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Sufi Terminology
After our brief look at classical Sufi literature, it is now time to cast a glance at Sufi terminology, reflected in its didactic and lyrical works. This terminology, which entailed the employment of the special connotations of the words which were otherwise commonly used phrases, came into circulation during the second generation of Sufi masters. Its use was prompted by the need to safeguard special Sufi teachings and doctrines from the uninitiated, a practice which had precedents among other Islamic sects.
This type of terminology was referred to by Sufis as the science of allusions (`ilm al-isharat), since it was their contention that ordinary language was incapable of conveying mystical concepts. However, at the same time, it was believed that this science of allusions was only attainable by one who had mastered the common sciences of the day, since it was in reality based on a distillation of those sciences through the filter of personal experience, whose results were attested by Sufi masters. None the less, in many cases, the science of allusions was founded upon the inspirations received by the adept and thus was independent of his knowledge of official sciences. In fact, such sciences may even have been viewed as veils and as obstacles in the way of attaining to `ilm al-isharat.
Of course, as far as the didactic literature of Sufism was concerned, the bulk of the terminology of `ilm al-isharat was derived from the Qur’an and Hadith, often in their hermeneutical connotation. In fact, Qur’anic exegesis provided a major source of inspiration for this hermeneutical terminology, which was, at the same time, clearly influenced by various exegetical methodologies. Later, the common parlance of such fields as fiqh, theology, logic and philosophy entered into this mystical terminology and gave rise to the body of technical mystical lexicon which came to be known as istilahat al-sufiyyah (Sufi technical terms).
The employment of such terminology by Sufi masters and in various Sufi gatherings gave rise to a heightened sense of suspicion among the religionists. It is reported that Junayd chastised his contemporary Sufi master, Ibn `Ata’ Adami regarding his employment of such terminology. Junayd claimed that the reason for using such terms was either that Sufis were trying to evade straight answers or that their ideology suffered from certain defects which they attempted to conceal, to which Ibn `Ata’ replied, “ma fa`alna dhalik illa li-ghayratana `alayh li`izatahu `alayna kaylan yashur bihi ghayra ta’ifatana.” All and all, it appears that the reason behind the employment of such a technical jargon by Sufis was to protect their states and statements from misinterpretation by the uninitiated ordinary people.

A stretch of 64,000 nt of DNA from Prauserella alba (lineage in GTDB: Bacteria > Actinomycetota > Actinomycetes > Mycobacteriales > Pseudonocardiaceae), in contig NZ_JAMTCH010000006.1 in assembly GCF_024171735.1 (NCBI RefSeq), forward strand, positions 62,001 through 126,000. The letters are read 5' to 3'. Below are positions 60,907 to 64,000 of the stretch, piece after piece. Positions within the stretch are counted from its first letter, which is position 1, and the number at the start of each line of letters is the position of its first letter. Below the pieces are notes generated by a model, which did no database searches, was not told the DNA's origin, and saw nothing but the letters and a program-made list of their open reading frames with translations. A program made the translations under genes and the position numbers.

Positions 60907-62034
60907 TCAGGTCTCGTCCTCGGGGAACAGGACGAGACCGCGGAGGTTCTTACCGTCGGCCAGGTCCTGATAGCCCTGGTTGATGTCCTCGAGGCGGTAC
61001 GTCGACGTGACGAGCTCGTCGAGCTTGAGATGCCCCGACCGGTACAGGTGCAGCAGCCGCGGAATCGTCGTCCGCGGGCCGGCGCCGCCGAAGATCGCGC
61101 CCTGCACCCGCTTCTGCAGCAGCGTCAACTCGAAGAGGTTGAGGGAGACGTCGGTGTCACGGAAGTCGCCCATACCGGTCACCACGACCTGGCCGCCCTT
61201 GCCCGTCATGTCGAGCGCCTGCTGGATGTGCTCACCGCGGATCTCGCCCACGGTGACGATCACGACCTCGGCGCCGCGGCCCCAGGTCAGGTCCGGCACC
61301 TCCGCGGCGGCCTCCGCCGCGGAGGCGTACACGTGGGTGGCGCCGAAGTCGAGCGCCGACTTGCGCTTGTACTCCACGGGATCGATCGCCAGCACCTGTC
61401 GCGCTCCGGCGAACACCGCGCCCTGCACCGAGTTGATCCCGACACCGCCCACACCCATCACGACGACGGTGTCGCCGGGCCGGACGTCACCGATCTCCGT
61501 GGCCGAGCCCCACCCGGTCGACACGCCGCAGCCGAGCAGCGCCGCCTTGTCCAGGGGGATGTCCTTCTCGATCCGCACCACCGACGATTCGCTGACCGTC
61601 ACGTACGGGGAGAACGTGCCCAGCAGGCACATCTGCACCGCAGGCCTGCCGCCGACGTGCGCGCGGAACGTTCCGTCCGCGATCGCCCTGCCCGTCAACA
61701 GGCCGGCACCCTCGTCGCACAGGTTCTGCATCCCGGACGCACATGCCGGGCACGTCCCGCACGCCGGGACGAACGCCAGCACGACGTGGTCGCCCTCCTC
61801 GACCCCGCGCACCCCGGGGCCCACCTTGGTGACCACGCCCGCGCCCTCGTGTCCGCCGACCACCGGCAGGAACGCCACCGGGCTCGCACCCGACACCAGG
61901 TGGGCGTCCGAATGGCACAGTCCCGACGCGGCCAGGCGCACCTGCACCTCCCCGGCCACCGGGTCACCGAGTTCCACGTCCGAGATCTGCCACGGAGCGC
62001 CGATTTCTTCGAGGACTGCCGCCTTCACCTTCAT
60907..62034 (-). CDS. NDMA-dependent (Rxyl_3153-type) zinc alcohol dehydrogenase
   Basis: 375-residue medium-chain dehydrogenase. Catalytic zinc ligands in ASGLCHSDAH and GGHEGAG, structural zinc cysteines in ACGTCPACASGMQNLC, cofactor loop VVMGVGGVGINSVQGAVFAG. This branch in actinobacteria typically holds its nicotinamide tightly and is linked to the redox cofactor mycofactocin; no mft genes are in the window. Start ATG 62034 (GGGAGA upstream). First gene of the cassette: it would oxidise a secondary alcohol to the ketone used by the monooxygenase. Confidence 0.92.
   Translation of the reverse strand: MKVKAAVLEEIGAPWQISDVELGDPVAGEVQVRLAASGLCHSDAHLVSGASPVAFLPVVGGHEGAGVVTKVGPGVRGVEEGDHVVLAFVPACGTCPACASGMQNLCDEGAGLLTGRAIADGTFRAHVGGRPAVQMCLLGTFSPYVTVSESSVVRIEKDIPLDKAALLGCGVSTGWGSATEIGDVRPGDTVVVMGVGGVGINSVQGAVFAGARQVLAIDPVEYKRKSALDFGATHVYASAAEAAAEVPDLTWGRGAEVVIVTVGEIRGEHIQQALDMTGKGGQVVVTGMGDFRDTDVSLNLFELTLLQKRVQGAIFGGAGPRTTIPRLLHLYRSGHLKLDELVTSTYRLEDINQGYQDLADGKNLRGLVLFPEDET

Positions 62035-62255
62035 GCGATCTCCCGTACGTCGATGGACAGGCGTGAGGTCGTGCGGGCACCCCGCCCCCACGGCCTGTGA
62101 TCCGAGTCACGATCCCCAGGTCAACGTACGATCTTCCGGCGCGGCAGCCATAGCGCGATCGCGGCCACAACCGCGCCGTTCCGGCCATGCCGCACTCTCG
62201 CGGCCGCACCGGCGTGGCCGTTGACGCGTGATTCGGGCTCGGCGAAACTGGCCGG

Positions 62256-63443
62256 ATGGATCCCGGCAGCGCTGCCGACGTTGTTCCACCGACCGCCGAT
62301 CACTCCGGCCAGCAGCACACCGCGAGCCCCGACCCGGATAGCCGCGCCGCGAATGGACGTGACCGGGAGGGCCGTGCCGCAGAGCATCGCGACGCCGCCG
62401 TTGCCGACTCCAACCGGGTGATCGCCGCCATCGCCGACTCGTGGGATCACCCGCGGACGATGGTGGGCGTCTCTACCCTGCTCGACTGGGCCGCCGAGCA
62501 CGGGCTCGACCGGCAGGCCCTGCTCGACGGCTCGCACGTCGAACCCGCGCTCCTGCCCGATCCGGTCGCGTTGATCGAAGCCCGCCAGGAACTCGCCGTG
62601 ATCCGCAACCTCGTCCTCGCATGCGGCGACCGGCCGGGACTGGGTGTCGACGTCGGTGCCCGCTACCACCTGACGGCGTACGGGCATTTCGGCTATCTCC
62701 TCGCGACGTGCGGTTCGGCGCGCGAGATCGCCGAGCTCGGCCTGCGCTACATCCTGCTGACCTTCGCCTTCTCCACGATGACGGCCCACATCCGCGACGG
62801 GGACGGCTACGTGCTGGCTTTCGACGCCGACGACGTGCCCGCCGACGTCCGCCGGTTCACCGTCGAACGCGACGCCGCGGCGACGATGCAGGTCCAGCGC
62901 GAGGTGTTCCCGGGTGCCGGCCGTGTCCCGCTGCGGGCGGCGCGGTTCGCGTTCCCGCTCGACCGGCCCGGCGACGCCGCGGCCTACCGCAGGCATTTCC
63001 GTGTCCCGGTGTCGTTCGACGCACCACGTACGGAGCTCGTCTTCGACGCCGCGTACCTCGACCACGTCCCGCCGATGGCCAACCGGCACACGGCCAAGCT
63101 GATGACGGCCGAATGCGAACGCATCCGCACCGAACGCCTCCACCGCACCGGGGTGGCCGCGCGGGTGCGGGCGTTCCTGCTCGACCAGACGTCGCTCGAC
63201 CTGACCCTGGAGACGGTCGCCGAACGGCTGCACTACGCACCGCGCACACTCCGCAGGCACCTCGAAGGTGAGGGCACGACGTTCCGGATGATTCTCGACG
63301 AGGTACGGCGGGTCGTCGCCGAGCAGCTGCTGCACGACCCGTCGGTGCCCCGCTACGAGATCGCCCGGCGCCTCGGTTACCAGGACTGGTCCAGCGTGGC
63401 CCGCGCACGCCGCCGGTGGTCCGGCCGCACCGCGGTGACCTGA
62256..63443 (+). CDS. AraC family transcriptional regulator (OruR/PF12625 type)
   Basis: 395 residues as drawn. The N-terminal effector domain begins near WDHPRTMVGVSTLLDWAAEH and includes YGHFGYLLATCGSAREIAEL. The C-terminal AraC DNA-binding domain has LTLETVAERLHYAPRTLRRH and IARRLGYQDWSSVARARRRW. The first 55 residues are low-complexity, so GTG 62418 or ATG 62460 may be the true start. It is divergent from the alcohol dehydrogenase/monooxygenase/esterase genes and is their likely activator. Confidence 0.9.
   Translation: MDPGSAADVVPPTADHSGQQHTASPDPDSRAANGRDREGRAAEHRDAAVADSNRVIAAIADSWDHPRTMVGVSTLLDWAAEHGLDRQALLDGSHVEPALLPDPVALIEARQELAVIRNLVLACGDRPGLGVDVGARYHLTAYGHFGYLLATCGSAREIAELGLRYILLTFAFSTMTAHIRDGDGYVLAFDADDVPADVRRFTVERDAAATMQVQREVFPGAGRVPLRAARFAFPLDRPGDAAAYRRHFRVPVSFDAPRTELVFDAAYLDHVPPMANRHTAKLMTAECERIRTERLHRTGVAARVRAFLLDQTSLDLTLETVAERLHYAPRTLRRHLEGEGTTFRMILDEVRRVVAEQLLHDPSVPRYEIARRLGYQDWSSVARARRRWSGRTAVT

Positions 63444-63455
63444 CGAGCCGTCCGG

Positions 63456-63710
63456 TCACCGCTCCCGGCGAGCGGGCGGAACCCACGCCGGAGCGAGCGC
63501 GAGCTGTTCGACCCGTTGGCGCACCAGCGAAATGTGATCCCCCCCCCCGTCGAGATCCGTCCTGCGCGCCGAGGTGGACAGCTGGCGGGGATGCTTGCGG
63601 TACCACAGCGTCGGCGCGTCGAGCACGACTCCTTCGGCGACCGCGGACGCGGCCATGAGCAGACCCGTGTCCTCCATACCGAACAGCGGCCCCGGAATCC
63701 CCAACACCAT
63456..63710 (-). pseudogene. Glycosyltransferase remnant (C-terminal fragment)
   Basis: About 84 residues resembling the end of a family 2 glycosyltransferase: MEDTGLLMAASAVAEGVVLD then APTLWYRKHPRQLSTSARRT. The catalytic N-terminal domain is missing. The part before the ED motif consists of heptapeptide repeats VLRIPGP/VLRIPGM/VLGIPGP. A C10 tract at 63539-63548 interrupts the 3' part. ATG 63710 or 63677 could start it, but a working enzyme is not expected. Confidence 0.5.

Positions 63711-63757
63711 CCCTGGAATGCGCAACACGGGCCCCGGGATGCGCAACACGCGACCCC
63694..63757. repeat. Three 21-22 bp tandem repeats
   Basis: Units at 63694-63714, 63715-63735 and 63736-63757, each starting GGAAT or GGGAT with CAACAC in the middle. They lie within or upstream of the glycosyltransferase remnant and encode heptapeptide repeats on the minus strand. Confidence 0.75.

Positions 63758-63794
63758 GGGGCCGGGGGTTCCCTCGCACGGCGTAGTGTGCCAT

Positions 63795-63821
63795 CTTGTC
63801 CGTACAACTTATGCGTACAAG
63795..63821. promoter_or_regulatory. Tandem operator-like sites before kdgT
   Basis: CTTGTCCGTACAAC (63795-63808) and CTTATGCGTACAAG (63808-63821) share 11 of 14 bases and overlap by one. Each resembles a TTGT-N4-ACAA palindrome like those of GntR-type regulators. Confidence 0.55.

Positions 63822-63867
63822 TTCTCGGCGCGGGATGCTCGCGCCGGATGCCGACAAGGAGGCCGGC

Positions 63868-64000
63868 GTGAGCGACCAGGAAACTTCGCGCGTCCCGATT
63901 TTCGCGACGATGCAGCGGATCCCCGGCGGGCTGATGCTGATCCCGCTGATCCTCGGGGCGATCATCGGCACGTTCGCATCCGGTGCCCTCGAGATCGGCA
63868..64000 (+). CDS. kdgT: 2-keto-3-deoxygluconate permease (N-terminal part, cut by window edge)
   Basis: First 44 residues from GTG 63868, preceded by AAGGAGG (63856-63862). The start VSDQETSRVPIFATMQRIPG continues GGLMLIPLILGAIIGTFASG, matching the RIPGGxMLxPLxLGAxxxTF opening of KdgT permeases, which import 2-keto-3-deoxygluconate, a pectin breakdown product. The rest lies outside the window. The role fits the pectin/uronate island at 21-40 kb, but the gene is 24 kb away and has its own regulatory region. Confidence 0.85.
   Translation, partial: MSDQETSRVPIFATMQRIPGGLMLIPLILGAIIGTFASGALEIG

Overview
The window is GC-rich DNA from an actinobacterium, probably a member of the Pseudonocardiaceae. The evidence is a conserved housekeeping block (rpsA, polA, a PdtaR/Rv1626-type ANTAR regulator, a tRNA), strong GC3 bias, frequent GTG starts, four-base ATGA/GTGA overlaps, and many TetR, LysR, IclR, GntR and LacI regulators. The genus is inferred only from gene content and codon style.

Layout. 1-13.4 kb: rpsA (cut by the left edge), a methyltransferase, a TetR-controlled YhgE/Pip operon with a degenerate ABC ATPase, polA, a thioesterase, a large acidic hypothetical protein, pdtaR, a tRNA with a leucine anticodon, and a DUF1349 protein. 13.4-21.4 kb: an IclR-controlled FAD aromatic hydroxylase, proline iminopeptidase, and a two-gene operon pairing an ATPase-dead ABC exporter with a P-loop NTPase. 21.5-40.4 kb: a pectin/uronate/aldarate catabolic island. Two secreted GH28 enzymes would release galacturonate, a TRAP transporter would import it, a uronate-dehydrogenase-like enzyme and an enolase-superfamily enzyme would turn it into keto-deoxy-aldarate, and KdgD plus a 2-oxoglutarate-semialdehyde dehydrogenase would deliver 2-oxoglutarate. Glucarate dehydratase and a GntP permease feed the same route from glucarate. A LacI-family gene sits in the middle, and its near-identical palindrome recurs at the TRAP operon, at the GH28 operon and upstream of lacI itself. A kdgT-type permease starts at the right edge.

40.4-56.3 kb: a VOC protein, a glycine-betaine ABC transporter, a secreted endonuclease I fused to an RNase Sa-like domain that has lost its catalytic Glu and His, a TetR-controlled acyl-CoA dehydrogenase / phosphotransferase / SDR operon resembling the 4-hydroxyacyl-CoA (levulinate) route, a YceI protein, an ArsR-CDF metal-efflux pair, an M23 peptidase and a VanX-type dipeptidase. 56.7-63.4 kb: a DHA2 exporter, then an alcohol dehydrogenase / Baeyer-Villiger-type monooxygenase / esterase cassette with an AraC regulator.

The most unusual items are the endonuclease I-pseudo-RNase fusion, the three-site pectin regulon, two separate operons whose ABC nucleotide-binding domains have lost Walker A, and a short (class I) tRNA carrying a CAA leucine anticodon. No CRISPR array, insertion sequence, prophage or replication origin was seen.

There, however, came to arise a body of works and dictionaries which elaborated this mystical parlance; works which circulated not only among Sufi circles but between scholars of other persuasions. These included such didactic works as Sharh ta`arruf, Kashf al-mahjub, Risalat al-Qushayriyyah, al-Luma`, Manazil al-sa’irin and Misbah al-hidayah. Other such works came to be devoted to the specific terminology employed in the works of such masters as Ibn al-`Arabi, Shaykh Kubra, Sa`d al-Din Hamawi, and Mawlana; a task also taken up in the commentaries which elaborated the other aspects of their writings.
The understanding of the terminology of a work such as the Mathnawi-yi Sharif was also increasingly aided by the appearance of works written by Mawlana’s masters, students, and descendents, e.g. the teachings of Baha’ Walad, the treatises of Shams, and the teachings and mathnawis of Sultan Walad. It is also a matter of comparative importance to examine the linguistic and social conditions which contributed to the variety and scope of this terminology.
In regard to lyrical terminology employed in Sufi love poems and qalandariyyat, as well as in such works as Sawanih of Ahmad Ghazzali, Lama`at of `Iraqi, and Lawa’ih of Jami, one should also borne in mind the longstanding tradition of obscurantism and hermeneutical interpretation practiced by Sufis. Examples include the Maqamat Shaykh Abu Sa`id, in which the poems are continuously subjected to hermeneutical interpretation, as well as the works of Fakhr al-Din `Iraqi, who employ a wide range of technical terms throughout his poems; a terminology which became the subject of ever-increasing imitation by others. There is a poem in Ibn al-`Arabi’s Tarjuman al-ashwaq which clearly indicates that the work’s amorous terminology should be interpreted in a manner other than its immediate sense. Other examples include Awrad al-ahbab of Sayf al-Din Bakhrazi and Gulshan-i Raz of Mahmud Shabistari, the true interpretation of whose terminology – including such terms as but (idol), tarsa (nun), kharabat (tavern), shahid (handsome male), and saqi (cupbearer) – is contained in such works as the Sharh of Lahiji and Risalat al-mushwaqiyyah of Fayd Kashani, among others.
 source: Zarrinkoob , Abdol Hossein "Islam Entry" The Great Islamic Encyclopedia. Ed. Kazem Musavi Bojnourdi.Tehran: The Center of Great Islamic Encyclopaedia , 1989-, V.8 , pp.483- 484
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